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General Dynamics

(GD) - Get General Dynamics Corporation Report

beat Wall Street's earnings expectations Wednesday on stronger sales across all of its units.

The company, which designs defense systems for the U.S. government, reported earnings of 98 cents a share, up 24% from 79 cents in the fourth quarter of 1998. The numbers sailed past consensus expectations from

First Call/Thomson Financial

of 95 cents.

Shares of the stock were little changed, down a mere 5/8, or 1%, to 46 7/16. (Shares closed down 1/8, or 0.27%, at 46 15/16.)

Net income for the period was $198 million, compared with $160 million in the year-earlier quarter.

Revenues for the Falls Church, Va.-based company rose 23% to $2.7 billion for the quarter over $2.2 billion the quarter a year ago. General Dynamics gets around 80% of its revenues from U.S. government contracts.

Sales in the information and technology group surged 127% on a fourth-quarter comparison primarily from three third-quarter acquisitions. "This group is well positioned to take advantage of the considerable growth in its market," said Nicholas Chabraja, chairman and chief executive officer of General Dynamics.

The marine systems division, which makes the nuclear-powered attack submarine Seawolf, lagged the others in the fourth quarter, reporting sales 8% lower than the quarter in 1998.

The aerospace division,


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, involved in the manufacturing of business jets, increased revenues by 18%. Chabraja said stronger productivity and shorter manufacturing cycles boosted sales and improved earnings for Gulfstream. Going forward, he said, demand for jets Gulfstream IV-SP and Gulfstream V continues to be strong.

"Gulfstream is doing well but probably peaking. Sustaining this level of orders is just not likely. They sold about 60 jets this year, but we think that could deteriorate to half that by 2003," said Paul Nisbet, an analyst at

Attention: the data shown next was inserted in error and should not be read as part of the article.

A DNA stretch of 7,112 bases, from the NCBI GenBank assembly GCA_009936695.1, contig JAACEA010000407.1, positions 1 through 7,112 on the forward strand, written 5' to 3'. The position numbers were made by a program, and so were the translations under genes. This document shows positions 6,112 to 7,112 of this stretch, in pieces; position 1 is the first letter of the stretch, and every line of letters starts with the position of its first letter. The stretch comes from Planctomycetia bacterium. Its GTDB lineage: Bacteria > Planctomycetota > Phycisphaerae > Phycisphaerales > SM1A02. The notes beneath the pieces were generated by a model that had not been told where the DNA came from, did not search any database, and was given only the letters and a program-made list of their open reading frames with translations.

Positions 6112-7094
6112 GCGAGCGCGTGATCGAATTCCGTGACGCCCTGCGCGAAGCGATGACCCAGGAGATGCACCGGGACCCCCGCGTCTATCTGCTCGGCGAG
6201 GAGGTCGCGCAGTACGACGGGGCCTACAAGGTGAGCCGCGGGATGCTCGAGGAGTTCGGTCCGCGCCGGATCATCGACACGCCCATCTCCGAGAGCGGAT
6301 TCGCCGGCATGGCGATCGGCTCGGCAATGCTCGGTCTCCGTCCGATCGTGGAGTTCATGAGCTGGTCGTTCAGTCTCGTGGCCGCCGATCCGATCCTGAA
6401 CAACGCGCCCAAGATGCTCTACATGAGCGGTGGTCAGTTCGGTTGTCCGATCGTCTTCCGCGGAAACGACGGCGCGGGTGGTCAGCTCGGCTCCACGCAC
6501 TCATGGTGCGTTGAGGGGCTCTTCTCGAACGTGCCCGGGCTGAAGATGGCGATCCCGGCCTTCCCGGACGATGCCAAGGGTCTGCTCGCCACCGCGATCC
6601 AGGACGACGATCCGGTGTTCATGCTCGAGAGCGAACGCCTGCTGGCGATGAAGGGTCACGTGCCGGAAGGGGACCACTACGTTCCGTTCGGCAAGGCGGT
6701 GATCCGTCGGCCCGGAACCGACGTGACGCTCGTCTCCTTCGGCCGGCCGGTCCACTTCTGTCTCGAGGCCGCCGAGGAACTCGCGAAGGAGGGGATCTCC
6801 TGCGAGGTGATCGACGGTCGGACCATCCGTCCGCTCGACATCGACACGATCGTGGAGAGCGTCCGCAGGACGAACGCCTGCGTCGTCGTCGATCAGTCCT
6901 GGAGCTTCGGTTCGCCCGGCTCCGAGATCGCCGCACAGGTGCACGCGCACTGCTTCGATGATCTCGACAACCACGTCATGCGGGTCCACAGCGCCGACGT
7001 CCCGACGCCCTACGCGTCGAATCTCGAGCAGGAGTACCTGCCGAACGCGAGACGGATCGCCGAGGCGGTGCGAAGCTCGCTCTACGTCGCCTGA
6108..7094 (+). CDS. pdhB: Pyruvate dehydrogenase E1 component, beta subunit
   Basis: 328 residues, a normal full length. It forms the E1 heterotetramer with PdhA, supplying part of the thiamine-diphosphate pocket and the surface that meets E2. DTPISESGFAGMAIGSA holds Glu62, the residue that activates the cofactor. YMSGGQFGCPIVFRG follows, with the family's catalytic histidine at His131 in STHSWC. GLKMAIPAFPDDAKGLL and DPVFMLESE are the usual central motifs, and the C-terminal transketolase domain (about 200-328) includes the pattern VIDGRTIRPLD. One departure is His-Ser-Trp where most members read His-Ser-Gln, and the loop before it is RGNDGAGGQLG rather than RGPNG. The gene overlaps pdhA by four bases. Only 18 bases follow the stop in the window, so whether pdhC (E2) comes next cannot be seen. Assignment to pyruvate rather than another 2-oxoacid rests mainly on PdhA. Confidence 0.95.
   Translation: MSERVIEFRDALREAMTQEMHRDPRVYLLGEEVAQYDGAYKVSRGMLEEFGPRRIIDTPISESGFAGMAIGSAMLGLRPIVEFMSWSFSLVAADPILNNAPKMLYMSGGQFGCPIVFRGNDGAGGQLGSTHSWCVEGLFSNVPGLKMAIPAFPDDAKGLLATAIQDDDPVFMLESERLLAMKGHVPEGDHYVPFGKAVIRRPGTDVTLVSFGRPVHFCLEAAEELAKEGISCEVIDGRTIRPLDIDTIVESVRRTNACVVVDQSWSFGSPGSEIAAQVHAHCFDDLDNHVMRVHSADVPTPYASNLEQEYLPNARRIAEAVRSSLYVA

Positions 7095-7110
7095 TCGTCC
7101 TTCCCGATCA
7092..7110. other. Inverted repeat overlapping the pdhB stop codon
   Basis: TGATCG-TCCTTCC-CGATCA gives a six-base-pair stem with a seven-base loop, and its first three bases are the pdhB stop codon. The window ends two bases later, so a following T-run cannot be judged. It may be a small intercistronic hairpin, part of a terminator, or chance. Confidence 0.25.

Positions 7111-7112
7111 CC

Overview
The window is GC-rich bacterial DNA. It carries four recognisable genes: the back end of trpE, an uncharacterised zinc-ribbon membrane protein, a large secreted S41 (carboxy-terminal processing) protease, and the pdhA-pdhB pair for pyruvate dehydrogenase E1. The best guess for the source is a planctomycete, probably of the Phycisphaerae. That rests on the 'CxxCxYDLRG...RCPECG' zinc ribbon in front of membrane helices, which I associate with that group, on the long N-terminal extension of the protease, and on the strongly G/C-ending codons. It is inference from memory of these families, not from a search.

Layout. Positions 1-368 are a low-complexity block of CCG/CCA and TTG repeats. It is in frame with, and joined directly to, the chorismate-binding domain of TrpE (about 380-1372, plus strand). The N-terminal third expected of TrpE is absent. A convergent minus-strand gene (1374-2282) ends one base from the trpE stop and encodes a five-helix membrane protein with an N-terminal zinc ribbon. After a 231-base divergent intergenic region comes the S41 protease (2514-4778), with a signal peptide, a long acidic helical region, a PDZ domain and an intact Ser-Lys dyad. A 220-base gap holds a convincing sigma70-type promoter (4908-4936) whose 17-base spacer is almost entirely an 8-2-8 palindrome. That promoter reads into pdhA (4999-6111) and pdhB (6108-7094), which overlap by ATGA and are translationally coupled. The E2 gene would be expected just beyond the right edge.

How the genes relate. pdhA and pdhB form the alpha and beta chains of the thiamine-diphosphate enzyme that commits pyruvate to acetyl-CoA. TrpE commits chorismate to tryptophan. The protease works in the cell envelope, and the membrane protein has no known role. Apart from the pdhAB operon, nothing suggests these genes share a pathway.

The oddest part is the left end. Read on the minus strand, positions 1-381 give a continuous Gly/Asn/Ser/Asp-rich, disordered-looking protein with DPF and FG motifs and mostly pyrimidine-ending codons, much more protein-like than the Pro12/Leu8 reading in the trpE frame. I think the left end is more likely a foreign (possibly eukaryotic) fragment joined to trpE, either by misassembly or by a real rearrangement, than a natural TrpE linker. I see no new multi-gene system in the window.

JSA Research


Sales and earnings for the combat division grew 12% and 7% respectively for the fourth quarter. The combat division designs M1Abrams tanks, and an assortment of armored combat vehicles and guns for the U.S. government and allies.

Chabraja will look for sales abroad to lead 2000. "We have received a $200 million contract from Egypt for co-production of the first 100 new M1A1 tanks in a program that is expected to grow by an additional 100 vehicles."

Nisbet attributed part of the division's strength to a lack of competition. "They're the only tank re-manufacturing operation taking old versions of M1 tanks and bringing them up to the latest standards."

Chabraja signaled that 2000 would be another year of growth through acquisitions, saying, "Our performance continues to give us strong cash flows and ample financial capacity to pursue consolidation opportunities."

Nisbet said elections will play a big role in the immediate future of General Dynamics.

"The amount of money spent on missiles went from $15 billion to $5 billion over the past 15 years," said Nisbet. "Spending really decelerated over the past eight years. It's not only the White House but the


as well. If they're both Republican, there will be an 8%-10% growth over the ensuing years. If Democrats get in we'll see more of the same," said Nisbet, who rates the stock a hold. His firm has done no underwriting for General Dynamics.

There has been a recent spike in defense spending, said Nisbet. "It diffuses the issue of defense. We could see a continuation of increased spending if a Republican gets in office."